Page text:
TUCSON, Ariz. (KOLD News 13) - Arizona could soon be preparing for trial if attorneys representing the state’s more than 34,000 inmates win their argument.
On Jan. 10, 2020, parties met to attempt to renegotiate a legal settlement over inmate healthcare within the Arizona Department of Corrections.
This comes after a 2014 settlement in a class action lawsuit where inmates accused the ADC and its leadership of failing to meet basic healthcare standards.
Since the settlement, the parties have found themselves in court over accusations that the ADC failed to meet the required stipulations set forth in the settlement.
The state’s failure to comply led to a $1.4 million fine.
In the fall of 2019, U.S. District Judge Roslyn Silver ordered the parties to meet for mediation.
According to court documents filed this week, the parties met on Jan. 10, 2020 and made efforts to resolve the disputes, but no resolutions were reached and no additional settlement/mediation dates were set.
The state argued progress was made during the mediation session as to defining general concepts that may govern a re-negotiated stipulation, and believe additional mediation sessions would be beneficial.
The state requested the court issue additional orders that require the parties to continue in the mediation process.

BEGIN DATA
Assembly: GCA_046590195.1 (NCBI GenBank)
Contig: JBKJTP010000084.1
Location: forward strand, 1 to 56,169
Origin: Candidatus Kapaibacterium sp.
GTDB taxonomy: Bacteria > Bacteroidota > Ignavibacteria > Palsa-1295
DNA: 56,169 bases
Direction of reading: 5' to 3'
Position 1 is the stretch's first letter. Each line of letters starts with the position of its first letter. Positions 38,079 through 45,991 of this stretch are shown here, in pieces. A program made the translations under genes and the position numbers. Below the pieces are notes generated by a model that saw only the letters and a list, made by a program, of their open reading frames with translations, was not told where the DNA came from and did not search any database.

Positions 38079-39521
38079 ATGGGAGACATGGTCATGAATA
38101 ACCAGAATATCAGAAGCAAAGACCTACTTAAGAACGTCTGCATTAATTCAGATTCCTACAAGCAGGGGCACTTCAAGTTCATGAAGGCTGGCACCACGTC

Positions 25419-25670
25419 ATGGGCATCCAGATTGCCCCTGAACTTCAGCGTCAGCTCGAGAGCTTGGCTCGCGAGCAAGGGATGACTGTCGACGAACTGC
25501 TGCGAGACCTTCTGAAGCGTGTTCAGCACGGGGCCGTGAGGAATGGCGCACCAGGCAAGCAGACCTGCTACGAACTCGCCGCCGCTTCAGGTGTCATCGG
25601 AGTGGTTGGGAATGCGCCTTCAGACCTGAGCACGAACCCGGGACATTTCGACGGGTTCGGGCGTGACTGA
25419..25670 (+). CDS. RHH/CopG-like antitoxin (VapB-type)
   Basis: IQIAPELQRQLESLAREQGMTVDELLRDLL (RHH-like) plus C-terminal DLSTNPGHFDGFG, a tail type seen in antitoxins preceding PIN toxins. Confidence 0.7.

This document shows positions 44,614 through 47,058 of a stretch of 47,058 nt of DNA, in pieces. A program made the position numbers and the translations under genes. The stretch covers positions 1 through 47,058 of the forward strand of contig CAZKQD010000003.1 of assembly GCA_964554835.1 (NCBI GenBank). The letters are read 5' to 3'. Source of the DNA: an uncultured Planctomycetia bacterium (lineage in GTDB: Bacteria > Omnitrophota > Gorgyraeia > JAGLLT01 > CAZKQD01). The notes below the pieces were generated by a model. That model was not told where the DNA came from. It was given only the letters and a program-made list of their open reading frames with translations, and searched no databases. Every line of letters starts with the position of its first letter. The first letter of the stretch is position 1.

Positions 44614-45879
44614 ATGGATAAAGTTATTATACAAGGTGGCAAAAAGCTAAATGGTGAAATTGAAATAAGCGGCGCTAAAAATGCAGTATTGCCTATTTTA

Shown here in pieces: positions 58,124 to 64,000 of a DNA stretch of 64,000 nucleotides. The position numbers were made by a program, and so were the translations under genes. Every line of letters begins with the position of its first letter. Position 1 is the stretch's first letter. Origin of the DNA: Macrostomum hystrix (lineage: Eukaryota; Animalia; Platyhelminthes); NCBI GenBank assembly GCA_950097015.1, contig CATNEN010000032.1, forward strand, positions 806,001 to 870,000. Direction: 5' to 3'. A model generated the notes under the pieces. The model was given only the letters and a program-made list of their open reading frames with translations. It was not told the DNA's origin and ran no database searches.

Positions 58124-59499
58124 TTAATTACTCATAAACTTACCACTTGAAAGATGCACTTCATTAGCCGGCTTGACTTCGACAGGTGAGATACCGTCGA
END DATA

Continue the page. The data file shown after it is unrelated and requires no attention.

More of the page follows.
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Attorneys representing the inmates, however, said in light of the parties’ impasse, they want the court to schedule a trial date.
“The state’s refusal to recognize the federal court’s authority is the reason the court ordered the parties to try to negotiate a new settlement, but the recently-appointed ADC Director David Shinn did not even bother to attend the mediation session with the magistrate judge on January 10, even though the judge ordered him to be present. Three days later, ADC argues that the parties should continue to meet and discuss matters, yet their attorneys again told the federal judge in Monday’s filing that she has no power. We believe the time for ‘wait and see’ is over, given ADC’s flippant attitude towards the court and the mediation process, and since people in the state’s prisons continue to needlessly die and suffer permanent injuries due to inadequate numbers of health care staff and resources,” said attorney Corene Kendrick with the Prison Law Office.
KOLD News 13 has reached out to the Arizona Department of Corrections for comment:
“The health and well-being of the inmates in our care is a priority for the Arizona Department of Corrections. The state has an obligation to provide inmates the constitutionally-mandated healthcare they are entitled. We remain committed to improving inmate health care and listening - not just to inmates and staff, but family members and community partners.”